| acute pain management

Targeted Drug Therapies for OA

Research in Mice, Could Lead to Humans

According to the CDC, OA affects over 32.5 million US adults. Discovery of a new molecular signaling pathway, therefore, could be important. The research, published in Frontiers in Neuroscience, presents “the first evidence of a potential functional role of artemin/GFRα3 in chronic OA-pain in mice. However, there is much to understand about the potential role of artemin, including the mechanisms leading to artemin release and which cells types in the joints are responsible for artemin release; whether artemin is involved in the induction and/or maintenance of OA-pain; and whether artemin acts through only GFRα3, or other receptors…”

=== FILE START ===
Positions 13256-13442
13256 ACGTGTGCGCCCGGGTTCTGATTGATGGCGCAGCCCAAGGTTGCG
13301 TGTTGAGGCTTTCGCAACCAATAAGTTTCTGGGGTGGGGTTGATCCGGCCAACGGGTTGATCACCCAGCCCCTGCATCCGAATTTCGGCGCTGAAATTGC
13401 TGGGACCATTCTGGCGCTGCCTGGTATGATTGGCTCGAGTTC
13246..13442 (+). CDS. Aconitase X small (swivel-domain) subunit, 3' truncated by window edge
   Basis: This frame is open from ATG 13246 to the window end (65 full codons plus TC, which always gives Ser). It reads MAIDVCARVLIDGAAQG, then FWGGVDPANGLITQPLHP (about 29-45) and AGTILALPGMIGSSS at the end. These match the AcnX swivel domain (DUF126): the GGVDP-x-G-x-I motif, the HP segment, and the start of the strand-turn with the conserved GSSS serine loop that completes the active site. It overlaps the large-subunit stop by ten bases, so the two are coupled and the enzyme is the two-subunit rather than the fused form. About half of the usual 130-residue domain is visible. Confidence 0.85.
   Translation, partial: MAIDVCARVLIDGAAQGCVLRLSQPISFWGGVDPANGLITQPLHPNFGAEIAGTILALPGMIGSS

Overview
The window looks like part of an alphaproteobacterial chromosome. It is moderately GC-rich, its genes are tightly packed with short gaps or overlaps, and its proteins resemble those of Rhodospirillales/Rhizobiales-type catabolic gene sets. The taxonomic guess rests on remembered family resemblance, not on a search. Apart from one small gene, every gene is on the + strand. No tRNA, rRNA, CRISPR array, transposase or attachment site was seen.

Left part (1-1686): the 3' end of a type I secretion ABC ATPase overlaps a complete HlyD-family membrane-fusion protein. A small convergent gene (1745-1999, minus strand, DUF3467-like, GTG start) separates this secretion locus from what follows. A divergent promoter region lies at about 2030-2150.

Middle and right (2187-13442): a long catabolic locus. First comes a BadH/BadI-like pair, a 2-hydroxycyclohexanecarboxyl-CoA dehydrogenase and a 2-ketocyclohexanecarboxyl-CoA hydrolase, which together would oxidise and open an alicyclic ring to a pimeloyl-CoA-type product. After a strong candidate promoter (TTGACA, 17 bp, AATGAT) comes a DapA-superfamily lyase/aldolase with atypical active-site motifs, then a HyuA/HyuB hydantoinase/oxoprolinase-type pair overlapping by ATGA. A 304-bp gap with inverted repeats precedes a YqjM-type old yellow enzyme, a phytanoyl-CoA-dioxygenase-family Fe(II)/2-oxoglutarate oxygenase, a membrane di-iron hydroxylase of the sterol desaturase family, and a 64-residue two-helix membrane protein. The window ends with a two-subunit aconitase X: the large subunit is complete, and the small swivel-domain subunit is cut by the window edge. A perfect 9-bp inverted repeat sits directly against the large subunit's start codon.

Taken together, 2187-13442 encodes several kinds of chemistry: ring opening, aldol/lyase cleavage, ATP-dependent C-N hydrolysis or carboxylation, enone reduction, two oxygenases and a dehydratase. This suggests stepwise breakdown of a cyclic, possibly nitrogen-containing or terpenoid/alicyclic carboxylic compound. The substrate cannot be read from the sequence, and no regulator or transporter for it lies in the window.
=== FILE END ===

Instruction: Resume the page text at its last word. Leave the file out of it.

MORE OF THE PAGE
“Although the work here is in a mouse model, it was based on robust observations in dogs with naturally occurring OA pain. Because OA in dogs and humans is so similar, we believe our findings are highly relevant to both. Hopefully this work can lead to targeted drug therapies to relieve pain in both canine and human OA patients. While we cannot reverse the joint damage, we can hopefully alleviate suffering caused by pain, decreased mobility and decreased ability to function,” commented coauthor Duncan Lascelles, professor of translational pain research and management at North Carolina State, where the research was done.

 

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